In 2012 the American Medical Association conducted an analysis of the research into probiotics and AAD. In total, they examined 82 individual scientific studies – a huge amount of data. In their conclusion they wrote that “The principal finding of this review is that using probiotics as adjunct therapy reduces the risk of AAD [Antibiotic Associated Diarrhea]”.

In other words, taking probiotics during your course of antibiotics will support your digestive system as well as your immune system. By quickly replacing the beneficial bacteria that you have lost, you are able to minimize the negative effects of the antibiotics on your body. In fact, during the next few years I expect more and more doctors to recommend taking probiotics along with their prescribed antibiotics.

Probiotics – they really work

Possibly the most important lesson that we can take from all this research is that probiotics really do make a difference. If you were worried about how effective probiotic supplements can be, these studies show that they have a real, measurable effect on your digestive system and immune system.

In my Ultimate Candida Diet program, I describe exactly how to integrate probiotics into your Candida treatment for the best results. By following a good anti-Candida plan based on a low-sugar diet, probiotics, antifungals and a few lifestyle changes, you can eliminate your Candida for good.

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Comments

    • says

      Hi Eddie. Unfortunately the spit test (or ‘spittle test’) is not accurate at all. It’s more of a marketing ploy than a scientifically-researched test.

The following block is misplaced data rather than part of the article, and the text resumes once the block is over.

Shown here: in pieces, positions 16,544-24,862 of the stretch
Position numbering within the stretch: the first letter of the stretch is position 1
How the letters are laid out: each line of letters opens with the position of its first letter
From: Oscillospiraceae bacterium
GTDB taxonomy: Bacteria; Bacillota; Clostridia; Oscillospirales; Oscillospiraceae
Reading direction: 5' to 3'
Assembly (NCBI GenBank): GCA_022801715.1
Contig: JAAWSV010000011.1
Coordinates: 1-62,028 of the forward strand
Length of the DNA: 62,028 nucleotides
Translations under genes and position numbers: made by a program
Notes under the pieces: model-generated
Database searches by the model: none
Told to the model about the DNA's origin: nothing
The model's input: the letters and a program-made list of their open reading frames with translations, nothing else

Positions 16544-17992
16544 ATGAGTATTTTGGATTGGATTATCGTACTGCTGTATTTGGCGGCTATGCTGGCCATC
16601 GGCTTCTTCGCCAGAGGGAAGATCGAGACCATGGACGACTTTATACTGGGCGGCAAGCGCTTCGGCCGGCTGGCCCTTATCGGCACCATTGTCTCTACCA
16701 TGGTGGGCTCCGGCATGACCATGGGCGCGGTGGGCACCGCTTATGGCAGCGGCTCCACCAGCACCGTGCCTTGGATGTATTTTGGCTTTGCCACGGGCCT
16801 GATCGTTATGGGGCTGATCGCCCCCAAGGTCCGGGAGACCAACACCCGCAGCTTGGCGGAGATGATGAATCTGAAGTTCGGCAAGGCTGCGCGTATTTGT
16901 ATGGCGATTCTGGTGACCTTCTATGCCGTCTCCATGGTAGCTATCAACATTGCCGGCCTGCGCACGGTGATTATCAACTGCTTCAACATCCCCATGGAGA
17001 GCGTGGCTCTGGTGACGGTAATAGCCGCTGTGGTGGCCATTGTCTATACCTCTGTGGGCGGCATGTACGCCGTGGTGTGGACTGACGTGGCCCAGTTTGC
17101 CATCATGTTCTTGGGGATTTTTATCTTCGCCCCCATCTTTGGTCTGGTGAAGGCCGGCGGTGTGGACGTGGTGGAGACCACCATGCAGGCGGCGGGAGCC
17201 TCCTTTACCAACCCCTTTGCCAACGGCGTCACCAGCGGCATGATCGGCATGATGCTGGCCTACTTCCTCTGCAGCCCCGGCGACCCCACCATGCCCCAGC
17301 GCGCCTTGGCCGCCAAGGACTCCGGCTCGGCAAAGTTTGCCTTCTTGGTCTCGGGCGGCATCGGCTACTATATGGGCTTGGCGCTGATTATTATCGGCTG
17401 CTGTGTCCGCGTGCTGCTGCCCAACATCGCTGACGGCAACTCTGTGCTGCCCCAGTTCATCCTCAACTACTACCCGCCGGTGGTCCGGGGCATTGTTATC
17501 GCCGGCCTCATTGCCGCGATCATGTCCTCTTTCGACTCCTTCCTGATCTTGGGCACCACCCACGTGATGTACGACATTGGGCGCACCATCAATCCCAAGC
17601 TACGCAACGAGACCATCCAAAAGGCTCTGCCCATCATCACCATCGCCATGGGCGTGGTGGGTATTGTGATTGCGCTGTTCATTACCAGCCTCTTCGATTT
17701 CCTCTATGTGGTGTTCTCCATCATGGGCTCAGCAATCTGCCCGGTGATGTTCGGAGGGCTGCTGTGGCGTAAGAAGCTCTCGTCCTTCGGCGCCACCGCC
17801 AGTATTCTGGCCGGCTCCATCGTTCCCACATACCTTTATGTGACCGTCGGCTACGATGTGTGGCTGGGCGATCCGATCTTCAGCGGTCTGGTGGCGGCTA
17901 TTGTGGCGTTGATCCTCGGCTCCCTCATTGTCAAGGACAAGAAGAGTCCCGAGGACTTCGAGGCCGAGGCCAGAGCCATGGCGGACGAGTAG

1. Christine says

    What about natural antibiotics – herbs that kill bacteria such as oregano etc – do they significantly impact the good bacteria as well?

    • says

      Natural antibiotics tend to have a much milder effect than prescription antibiotics. They usually have antifungal properties too, so they won’t destroy bacteria and allow fungi to flourish in their place.

  2. Sherie says

    I was recently told by my GYN that the only people who can get this candida overgrowth due to antibiotic use are people who have serious diseases such as HIV or maybe an autoimmune disease. Can you comment on this? I’m very concerned because for years I have been given many antibiotics due to consistent UTI’s. My home yeast test says I have yeast infection but my GYN said I didn’t. I don’t know how I could not have this. Just from the middle of May to middle of August I was given 4 antibiotics in a row. As of right now I have been given 7 antibiotic from the middle of May. They are going to kill me with these antibiotics. I’m going thru terrible digestive problems now. Can you comment on this. Thank you

    • says

      Hi Sherie, they’re talking about systemic Candidiasis, when the Candida spreads into your blood and reaches other organs. It is perfectly possible to have a Candida overgrowth in your gut that is causing symptoms elsewhere, without being immuno-compromised.